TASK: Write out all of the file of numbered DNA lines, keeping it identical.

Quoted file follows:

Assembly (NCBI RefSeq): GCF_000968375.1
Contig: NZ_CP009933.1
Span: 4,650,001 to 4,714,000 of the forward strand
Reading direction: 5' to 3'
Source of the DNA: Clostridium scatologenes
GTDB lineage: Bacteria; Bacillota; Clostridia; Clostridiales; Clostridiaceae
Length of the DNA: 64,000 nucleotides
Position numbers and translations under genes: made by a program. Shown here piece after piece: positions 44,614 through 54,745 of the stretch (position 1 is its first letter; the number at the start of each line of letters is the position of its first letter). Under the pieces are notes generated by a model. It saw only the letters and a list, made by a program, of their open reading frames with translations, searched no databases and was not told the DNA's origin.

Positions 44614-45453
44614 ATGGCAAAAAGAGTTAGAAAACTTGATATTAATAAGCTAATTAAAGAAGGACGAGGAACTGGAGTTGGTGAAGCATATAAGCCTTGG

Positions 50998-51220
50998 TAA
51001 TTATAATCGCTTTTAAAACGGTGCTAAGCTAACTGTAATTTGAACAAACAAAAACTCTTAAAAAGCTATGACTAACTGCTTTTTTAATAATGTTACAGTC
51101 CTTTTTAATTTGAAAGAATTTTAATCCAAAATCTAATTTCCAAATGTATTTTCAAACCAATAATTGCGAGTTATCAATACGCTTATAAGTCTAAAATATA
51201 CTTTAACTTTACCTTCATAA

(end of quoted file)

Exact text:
Assembly (NCBI RefSeq): GCF_000968375.1
Contig: NZ_CP009933.1
Span: 4,650,001 to 4,714,000 of the forward strand
Reading direction: 5' to 3'
Source of the DNA: Clostridium scatologenes
GTDB lineage: Bacteria; Bacillota; Clostridia; Clostridiales; Clostridiaceae
Length of the DNA: 64,000 nucleotides
Position numbers and translations under genes: made by a program. Shown here piece after piece: positions 44,614 through 54,745 of the stretch (position 1 is its first letter; the number at the start of each line of letters is the position of its first letter). Under the pieces are notes generated by a model. It saw only the letters and a list, made by a program, of their open reading frames with translations, searched no databases and was not told the DNA's origin.

Positions 44614-45453
44614 ATGGCAAAAAGAGTTAGAAAACTTGATATTAATAAGCTAATTAAAGAAGGACGAGGAACTGGAGTTGGTGAAGCATATAAGCCTTGG

Positions 50998-51220
50998 TAA
51001 TTATAATCGCTTTTAAAACGGTGCTAAGCTAACTGTAATTTGAACAAACAAAAACTCTTAAAAAGCTATGACTAACTGCTTTTTTAATAATGTTACAGTC
51101 CTTTTTAATTTGAAAGAATTTTAATCCAAAATCTAATTTCCAAATGTATTTTCAAACCAATAATTGCGAGTTATCAATACGCTTATAAGTCTAAAATATA
51201 CTTTAACTTTACCTTCATAA